New Paris, Ohio

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New Paris is a village in Preble County, Ohio, United States. The population was 1,623 at the 2000 census. It is part of the Dayton Metropolitan Statistical Area.



The area was in the tribal grounds of the Pottawatomi, Miami and Wyandot Indians.

The area south of the village called Cedar Springs was an early health spa.

New Paris became an incorporated village in 1832.

On April 30, 1865, a nine-car funeral train carrying Abraham Lincoln's body and about 300 mourners, stopped for memorial ceremonies at New Paris, one of many stops of the president's "national funeral" procession from Washington to Springfield, Illinois. New Paris as well as nearby Greenville, Ohio and Richmond, Indiana were selected for this honor because of strong Union support during the Civil War, and to avoid a route passing through the "Copperhead" (pro-South) hotbeds of Dayton and Cincinnati.


New Paris is located at 39°51′21″N 84°47′39″W / 39.85583°N 84.79417°W / 39.85583; -84.79417 (39.855952, -84.794170)[3].

According to the United States Census Bureau, the village has a total area of 0.7 square miles (1.9 km²), of which, 0.7 square miles (1.8 km²) of it is land and 0.04 square miles (0.1 km²) of it (2.74%) is water.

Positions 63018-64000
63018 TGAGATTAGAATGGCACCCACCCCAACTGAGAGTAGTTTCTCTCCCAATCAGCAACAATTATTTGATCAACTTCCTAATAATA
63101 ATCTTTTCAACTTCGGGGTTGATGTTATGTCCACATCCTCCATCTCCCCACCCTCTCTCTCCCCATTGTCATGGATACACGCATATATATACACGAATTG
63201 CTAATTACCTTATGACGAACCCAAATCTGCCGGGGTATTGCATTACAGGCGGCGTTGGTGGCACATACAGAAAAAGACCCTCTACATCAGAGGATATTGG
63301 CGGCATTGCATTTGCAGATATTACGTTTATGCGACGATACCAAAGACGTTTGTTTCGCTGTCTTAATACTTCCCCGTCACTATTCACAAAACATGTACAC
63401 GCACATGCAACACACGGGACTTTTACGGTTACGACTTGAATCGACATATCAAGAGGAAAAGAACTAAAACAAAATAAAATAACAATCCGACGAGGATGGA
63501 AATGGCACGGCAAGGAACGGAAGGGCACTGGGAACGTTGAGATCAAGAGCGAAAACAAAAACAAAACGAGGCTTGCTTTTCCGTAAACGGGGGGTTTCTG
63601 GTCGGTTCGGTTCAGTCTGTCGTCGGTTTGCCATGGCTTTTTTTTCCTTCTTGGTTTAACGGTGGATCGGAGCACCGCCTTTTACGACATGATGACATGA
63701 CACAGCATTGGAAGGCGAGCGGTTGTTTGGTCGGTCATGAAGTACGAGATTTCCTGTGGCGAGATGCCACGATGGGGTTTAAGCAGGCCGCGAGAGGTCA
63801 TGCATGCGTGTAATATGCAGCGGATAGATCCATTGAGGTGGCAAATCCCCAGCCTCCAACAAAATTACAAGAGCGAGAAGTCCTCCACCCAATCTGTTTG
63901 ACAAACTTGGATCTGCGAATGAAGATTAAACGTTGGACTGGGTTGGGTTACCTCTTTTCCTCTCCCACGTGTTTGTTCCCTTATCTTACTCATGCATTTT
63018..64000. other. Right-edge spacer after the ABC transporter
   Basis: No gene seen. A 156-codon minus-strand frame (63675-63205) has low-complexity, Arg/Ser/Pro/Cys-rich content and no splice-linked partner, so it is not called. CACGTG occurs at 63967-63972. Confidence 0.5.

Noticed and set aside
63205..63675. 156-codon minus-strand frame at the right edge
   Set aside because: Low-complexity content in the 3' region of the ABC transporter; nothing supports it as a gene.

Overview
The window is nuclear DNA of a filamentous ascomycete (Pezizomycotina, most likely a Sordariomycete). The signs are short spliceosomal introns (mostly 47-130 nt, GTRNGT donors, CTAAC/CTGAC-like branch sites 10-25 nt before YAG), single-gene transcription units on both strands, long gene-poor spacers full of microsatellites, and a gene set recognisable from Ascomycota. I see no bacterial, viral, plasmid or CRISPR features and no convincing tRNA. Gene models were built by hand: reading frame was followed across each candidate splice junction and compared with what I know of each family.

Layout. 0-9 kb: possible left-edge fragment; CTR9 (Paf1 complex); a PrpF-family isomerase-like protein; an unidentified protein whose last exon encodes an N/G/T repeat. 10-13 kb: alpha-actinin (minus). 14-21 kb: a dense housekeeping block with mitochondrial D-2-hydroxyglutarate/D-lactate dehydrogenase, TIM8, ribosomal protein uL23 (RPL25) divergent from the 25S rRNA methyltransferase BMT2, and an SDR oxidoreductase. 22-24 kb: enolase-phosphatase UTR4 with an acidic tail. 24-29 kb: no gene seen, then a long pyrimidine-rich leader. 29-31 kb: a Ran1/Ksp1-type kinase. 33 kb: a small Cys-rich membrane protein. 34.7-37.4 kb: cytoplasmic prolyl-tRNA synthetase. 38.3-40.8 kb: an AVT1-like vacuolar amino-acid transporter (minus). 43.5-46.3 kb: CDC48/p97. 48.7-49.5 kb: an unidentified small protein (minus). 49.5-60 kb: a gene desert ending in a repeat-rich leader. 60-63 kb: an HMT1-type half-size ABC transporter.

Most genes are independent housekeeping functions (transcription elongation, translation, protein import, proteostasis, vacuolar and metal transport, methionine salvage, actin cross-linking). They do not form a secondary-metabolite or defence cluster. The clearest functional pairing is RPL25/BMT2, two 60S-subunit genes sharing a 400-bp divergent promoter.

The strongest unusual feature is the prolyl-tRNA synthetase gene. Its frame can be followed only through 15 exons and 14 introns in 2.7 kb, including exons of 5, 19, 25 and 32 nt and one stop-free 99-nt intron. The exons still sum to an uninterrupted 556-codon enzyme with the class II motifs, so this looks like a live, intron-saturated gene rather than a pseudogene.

The village is at the intersection of State Routes 121 and 320, north of Interstate 70.

New Paris is just east of the Indiana state line.


As of the census[2] of 2000, there were 1,623 people, 692 households, and 446 families residing in the village. The population density was 2,272.1 people per square mile (882.6/km²). There were 744 housing units at an average density of 1,041.6/sq mi (404.6/km²). The racial makeup of the village was 99.01% White, 0.31% African American, 0.12% Asian, and 0.55% from two or more races. Hispanic or Latino of any race were 0.12% of the population.

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